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4 hours ago

Saambr

Celebrating Snake Awareness Day

This year our Dangerous Creatures and uShaka Sea World Education teams celebrated #SnakeAwarenessDay with an open event in the uShaka Village Walk. We featured animals with well-known reputations in order to show visitors that snakes are beautiful, special and an essential part of our ecosystem. Our team interacted with over 2000 guests, talking about when and why snakes come into contact with people, and what to do if you come across a snake. We introduced people to our brown house snakes and ball pythons. Many were initially sceptical but eventually over 600 people met a snake and realised that they are not slimy or cold, and that they are truly wonderful animals. We showed off amazing snake photographs and had many common Durban snakes, such as a night adder, spotted bush snake and red-lipped herald on display for visitors to see up close. We also shared snake catcher contact details to inform people of who to call if they find a snake in their home.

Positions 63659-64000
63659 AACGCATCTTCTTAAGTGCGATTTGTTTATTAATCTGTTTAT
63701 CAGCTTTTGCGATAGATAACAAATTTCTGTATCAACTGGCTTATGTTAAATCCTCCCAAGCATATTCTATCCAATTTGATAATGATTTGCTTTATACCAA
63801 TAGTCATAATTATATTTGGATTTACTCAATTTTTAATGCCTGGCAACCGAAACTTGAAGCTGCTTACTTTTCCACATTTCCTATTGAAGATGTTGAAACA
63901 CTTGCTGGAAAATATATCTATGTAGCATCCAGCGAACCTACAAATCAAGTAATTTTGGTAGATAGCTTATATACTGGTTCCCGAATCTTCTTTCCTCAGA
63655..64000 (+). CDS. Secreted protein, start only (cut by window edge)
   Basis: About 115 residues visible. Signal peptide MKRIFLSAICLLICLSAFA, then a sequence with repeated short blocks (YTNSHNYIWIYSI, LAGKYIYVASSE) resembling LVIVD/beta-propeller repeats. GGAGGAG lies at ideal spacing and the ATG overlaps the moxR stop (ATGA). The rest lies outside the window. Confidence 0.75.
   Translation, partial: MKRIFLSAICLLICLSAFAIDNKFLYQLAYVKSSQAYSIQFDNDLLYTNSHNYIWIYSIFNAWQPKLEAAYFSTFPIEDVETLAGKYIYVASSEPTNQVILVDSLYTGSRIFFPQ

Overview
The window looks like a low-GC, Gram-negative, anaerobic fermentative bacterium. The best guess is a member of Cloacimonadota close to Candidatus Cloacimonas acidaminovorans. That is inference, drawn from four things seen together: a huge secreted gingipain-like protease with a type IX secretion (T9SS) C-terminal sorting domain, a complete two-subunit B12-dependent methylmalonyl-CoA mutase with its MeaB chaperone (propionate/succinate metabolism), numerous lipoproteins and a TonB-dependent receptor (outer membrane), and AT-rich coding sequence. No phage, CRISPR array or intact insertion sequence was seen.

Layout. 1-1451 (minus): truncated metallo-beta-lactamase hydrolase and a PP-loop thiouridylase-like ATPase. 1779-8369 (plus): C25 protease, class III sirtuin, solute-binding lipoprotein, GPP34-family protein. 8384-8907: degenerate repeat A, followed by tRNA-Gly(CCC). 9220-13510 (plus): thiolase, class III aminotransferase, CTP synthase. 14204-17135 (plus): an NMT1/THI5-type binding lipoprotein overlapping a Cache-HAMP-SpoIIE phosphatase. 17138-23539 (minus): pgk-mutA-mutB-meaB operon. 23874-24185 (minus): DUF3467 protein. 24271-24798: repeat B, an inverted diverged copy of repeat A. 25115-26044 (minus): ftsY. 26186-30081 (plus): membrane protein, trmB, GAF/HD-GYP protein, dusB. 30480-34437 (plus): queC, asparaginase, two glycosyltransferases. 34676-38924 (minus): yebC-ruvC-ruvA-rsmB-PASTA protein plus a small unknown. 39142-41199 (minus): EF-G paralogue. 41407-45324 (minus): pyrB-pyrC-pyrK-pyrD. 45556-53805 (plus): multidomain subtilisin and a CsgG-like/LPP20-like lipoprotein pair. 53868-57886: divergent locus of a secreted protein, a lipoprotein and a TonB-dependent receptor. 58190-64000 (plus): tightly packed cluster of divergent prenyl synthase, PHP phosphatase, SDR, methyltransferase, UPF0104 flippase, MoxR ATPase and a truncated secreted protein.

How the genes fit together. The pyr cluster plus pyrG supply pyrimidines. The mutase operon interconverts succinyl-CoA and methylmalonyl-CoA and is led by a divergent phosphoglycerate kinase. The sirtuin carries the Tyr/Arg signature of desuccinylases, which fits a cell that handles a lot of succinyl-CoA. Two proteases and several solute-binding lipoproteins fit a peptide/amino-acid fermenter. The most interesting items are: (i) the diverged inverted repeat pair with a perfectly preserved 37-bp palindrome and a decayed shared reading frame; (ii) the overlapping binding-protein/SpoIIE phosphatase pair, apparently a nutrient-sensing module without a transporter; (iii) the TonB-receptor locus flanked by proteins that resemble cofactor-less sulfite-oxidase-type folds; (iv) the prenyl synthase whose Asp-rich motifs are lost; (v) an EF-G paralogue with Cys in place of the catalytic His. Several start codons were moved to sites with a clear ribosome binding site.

Our team was inspired by the many visitors who made promises to care for snakes and not to kill them. Many people overcame their fear of snakes by getting close to them or even touching them. These are the first steps in making people aware of the fact that snakes are not out to hurt humans and that we can live in harmony with them.
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2 days ago

Saambr

The Durban University of Technology (DUT) hosts the Annual Green Campus Conference. The Green Campus Initiative (GCI) hosts over 300 student delegates from universities across South Africa. This year’s theme was “Land and Marine Pollution”.

The delegates visited uShaka Sea World and were given insight into the effects of litter and micro-plastics on marine life. They then participated in a clean-up of uShaka Beach. Some delegates had never visited the sea or beach before! Sorting and counting litter items led to questions of origin. The connection between their daily lives and what litter they found on the beach was made.

The clean-up was done using the “Dirty Dozen” citizen science method. Data collected by the “Dirty Dozen method” contribute to important scientific research. The Dirty Dozen are the 12 litter items most commonly found on our beaches.
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